Leonardo believed that all things in nature were governed by mathematics. Mathematics was of supreme importance and expressed incontrovertible, universal truth. Knowledge of mathematics was a prerequisite for understanding the nature of all things. “Let no-one who is not a mathematician read my principles”, Leonardo said. Geometry and its actual or potential relationship to natural forms provided a suitably visual means for the exploration of mathematical “truths”.
Luca Pacioli’s treatise on proportions, De Divina Proportione, was originally produced in two manuscripts for Ludovico Sforza and Galeazzo Sanseverino in 1498. The printed version that appeared in 1509 contained engravings of the platonic solids based on drawings by Leonardo. For the first time, Leonardo’s work was published.
The platonic solids are three-dimensional shapes made up of polygonal faces, called polyhedra (cubes, prisms and pyramids are all polyhedra). There are five key solids - the tetrahedron (four sides), the cube (six sides), the octahedron (eight sides), the dodechahedron (twelve sides) and the icosahedron (twenty sides). By truncating these forms or adding “stellations”, new forms known as derivatives can be created, in a process of transformation that fascinated Leonardo.
Leonardo drew the platonic solids and some of their derivatives not only in solid but also in skeletal form. This technique was highly innovative and beautifully effective as a means of conveying the three-dimensionality of the polyhedra, which are notoriously difficult to draw.
Only the more complex polyhedra shown in the engravings of the printed version of Pacioli’s treatise, one of which is shown here, are based on Leonardo’s drawings.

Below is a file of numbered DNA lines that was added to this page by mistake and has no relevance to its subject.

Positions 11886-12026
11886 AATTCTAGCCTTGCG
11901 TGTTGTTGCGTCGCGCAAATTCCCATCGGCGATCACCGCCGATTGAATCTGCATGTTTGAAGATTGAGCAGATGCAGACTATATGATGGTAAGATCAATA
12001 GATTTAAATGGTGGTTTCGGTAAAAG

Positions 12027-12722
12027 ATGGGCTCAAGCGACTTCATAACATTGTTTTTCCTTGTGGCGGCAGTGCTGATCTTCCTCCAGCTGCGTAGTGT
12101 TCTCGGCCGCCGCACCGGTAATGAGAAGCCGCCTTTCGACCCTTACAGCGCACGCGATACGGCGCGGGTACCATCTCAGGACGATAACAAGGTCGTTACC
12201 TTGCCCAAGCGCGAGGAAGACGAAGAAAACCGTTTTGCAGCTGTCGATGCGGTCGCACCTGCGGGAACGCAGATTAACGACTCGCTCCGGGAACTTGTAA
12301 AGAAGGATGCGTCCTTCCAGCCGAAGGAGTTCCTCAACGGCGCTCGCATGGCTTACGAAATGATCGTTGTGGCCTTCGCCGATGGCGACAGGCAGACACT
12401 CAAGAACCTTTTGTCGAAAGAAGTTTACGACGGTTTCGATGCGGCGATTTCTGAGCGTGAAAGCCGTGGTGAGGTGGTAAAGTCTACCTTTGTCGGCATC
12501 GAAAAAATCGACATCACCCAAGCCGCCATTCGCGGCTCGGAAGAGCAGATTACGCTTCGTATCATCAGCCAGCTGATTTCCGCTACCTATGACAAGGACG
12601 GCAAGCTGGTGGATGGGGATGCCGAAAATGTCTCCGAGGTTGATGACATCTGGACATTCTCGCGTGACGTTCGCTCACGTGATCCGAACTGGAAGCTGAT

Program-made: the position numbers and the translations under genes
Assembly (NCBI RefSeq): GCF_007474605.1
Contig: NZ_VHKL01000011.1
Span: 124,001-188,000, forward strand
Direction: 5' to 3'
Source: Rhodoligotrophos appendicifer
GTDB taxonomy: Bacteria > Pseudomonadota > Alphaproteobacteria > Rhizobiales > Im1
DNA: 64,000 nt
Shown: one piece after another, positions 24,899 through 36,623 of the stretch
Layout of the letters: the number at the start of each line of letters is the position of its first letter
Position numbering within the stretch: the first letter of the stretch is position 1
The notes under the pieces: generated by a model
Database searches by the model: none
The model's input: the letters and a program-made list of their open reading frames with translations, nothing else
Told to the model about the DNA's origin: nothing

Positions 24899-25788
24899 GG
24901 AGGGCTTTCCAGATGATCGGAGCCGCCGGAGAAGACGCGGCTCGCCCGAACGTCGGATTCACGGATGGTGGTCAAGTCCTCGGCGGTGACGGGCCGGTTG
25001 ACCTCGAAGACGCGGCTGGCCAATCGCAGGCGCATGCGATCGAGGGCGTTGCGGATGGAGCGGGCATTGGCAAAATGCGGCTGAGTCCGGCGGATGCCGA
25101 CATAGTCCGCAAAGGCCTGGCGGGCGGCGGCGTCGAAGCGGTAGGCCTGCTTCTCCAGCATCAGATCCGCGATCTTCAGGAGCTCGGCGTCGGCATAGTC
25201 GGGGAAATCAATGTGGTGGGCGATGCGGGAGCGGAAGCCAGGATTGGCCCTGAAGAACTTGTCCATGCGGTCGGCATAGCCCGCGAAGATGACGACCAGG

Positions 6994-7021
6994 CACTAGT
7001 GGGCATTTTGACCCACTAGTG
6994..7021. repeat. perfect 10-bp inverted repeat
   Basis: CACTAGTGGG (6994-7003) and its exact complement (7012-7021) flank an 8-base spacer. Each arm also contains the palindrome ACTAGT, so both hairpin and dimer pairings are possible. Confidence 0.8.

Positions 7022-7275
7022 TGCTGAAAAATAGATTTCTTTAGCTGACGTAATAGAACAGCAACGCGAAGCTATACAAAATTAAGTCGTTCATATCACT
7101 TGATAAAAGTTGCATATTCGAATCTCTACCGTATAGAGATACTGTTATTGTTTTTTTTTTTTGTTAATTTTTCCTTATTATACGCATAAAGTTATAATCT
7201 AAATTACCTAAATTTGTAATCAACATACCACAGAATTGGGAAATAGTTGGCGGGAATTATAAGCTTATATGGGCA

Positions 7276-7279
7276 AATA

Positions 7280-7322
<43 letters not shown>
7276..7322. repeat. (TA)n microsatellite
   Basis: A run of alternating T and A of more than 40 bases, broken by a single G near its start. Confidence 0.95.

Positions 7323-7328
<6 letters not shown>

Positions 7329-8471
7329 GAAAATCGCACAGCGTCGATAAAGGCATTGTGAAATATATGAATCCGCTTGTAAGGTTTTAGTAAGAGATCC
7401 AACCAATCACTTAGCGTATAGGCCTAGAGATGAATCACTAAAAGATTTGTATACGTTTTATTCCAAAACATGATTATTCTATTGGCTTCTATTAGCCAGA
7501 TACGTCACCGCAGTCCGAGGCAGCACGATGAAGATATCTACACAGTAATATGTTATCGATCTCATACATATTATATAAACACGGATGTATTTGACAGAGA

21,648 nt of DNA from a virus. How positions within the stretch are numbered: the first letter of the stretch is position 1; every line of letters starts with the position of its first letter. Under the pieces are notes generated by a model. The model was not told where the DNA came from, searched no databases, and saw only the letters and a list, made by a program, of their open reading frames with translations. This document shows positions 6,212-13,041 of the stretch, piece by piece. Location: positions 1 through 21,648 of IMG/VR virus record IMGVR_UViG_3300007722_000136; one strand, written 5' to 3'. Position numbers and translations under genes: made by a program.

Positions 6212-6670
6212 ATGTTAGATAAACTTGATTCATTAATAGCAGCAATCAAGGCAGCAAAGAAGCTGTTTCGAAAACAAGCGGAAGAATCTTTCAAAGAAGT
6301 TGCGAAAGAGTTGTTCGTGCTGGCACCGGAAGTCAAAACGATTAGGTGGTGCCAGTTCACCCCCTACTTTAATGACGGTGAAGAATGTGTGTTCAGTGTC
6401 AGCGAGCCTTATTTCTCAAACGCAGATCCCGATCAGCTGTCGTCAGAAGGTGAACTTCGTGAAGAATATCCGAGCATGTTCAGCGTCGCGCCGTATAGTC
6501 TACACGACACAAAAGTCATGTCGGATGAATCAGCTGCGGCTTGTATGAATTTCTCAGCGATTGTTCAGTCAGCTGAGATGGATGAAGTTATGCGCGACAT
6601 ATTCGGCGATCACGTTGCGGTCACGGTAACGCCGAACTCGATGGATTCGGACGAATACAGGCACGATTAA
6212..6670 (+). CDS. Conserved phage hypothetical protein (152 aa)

In Leonardo's words
The other proof which Plato gave to those of Delos is not geometry, because you proceed by the instrument of compasses and ruler, and experience shows it to us. But this is an occupation of the mind and as a consequence, geometry
Leonardo drew a series of geometrical bodies for the manuscript versions of Luca Pacioli’s treatise on proportions.
Two of the original manuscripts have survived. The copy in the Biblioteca Ambrosiana, Milan, is dated 1498 and is of superior quality. It is dedicated to Galeazzo Sanseverino, commander of Ludovico Sforza’s army. The other, which is now in the Bibliothèque Publique et Universitaire, Geneva, was dedicated to Ludovico Sforza himself. It appears to be a compilation of notes and illustrations of lesser quality, probably compiled after the departure of Leonardo from Milan.
Luca’s treatise was published in Venice in 1509. Each of the regular solids together with some of their derivatives are illustrated in solid and skeletal form. The engravings of the more complex forms are based on Leonardo’s drawings.
The body illustrated in this engraving is a dodecahedron (twelve-sided). It has been truncated to produce triangular faces, and then stellated with equilateral pyramids added on each of its faces. The engraving shows the skeletal form drawn in perspective.
It is possible that Leonardo drew such complex geometric bodies with the aid of a drawing frame or “perspective window” as illustrated in the Codex Atlanticus for the depiction of an armillary sphere.